Stuart Sillitoe
MusicWeb International
December 2016

For most people what is regarded as the first ‘through Mass’, which is to say the first Mass composed by a single person, is Guillaume de Machaut’s Messe de Nostre Dame. This is the usual introduction as well as finishing point, when it comes to an exploration of the music of the great fourteenth century French poet and composer. This is a real shame as Machaut was responsible for some of the finest music of the middle period of the fourteenth century.

Hyperion now issue this third volume in their continuing Machaut Edition. The others are Songs from Le Voir Dit CDA67727 and The Dart of Love CDA68008. What a thoughtful and accomplished composer he was; the present disc only serves to strengthen the assertion. It's the result of some excellent scholarship, with the sung texts taken from a new edition. The Complete Works of Guillaume de Machaut, edited by Yolanda Plumley and R Barton Palmer, is in preparation and will be published by the University of Michigan Press. The wonderful booklet notes for Hyperion are by Uri Smilansky, who is one of the music editors of the Edition. He adds insight into the music.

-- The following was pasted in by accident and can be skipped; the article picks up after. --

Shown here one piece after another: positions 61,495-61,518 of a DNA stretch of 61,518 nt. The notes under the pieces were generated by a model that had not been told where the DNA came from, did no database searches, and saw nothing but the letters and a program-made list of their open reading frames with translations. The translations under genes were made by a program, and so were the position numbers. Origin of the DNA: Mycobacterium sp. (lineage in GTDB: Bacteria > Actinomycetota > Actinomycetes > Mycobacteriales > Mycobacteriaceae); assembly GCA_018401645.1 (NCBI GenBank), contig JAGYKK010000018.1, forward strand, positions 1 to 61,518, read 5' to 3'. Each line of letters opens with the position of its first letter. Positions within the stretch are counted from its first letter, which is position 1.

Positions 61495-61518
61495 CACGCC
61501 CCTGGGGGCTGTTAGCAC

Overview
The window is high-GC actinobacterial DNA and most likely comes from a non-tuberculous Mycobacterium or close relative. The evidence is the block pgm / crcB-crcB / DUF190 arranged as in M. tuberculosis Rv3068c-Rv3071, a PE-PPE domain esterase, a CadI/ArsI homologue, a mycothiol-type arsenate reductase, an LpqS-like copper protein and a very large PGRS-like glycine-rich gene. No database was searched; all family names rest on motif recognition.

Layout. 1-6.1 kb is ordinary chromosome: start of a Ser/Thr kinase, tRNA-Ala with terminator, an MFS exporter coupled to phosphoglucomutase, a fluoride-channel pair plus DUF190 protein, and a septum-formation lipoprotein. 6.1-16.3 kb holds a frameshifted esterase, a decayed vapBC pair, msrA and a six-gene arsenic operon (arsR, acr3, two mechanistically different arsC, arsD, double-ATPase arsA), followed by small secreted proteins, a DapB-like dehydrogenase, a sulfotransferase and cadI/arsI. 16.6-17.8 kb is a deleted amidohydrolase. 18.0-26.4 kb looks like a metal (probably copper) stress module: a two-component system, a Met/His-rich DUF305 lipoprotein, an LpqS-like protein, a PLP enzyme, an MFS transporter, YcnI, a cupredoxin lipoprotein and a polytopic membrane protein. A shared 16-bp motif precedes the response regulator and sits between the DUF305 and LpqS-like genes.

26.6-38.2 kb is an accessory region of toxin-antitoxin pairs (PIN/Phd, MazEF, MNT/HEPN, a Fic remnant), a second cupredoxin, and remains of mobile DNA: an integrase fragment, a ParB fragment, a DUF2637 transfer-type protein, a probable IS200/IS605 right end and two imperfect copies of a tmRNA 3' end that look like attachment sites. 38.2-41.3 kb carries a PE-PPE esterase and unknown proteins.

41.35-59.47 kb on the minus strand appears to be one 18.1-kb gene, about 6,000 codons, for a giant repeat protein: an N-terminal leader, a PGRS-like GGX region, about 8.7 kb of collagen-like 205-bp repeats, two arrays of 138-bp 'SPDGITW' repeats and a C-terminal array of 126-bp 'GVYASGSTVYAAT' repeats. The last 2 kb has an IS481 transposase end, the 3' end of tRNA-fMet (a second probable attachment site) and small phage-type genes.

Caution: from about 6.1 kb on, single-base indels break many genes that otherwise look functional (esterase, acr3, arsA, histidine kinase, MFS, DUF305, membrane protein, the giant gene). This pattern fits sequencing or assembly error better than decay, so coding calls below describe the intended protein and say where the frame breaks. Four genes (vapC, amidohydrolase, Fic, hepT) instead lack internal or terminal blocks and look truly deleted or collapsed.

If the Mass is the only work by Machaut that you know these short songs might come as a bit of a surprise. Most of them take the form of solos or duets. Indeed it is only on the final track, 'Aucune Gent/Qui Plus Aimme/Fiat Voluntas Tua', that we get to hear the Orlando Consort's full complement of four voices. What is presented here is a collection of courtly love songs or virelais, a verse form often used in French poetry and music during the thirteenth to fifteenth centuries. These are deeply personal and intense pieces and the Orlando Consort bring them to life with great aplomb. Right from the very first track, Hé, Dame De Vaillance, a solo song in which Mark Dobell perfectly conveys the emotion of the text, you are aware of just how fine this recording is. In the previous recordings the counter-tenor, Matthew Venner, has been the stand-out voice. Whilst he is again on fine form, I find this recording a more balanced affair, with each voice being allowed to shine. Some of the songs, such as Esperance Qui M'asseüre, are solo songs that are supported by another voice in a kind of vocalised drone. The effect is mesmerising.

A finely sung and well recorded offering, this can only further Guillaume de Machaut’s position in the pantheon of the greats of medieval music and poetry. Here is a disc that makes me long for more. It's a wonderful expression of the courtly love song, one which should be investigated by all devotees of the early art of vocal music.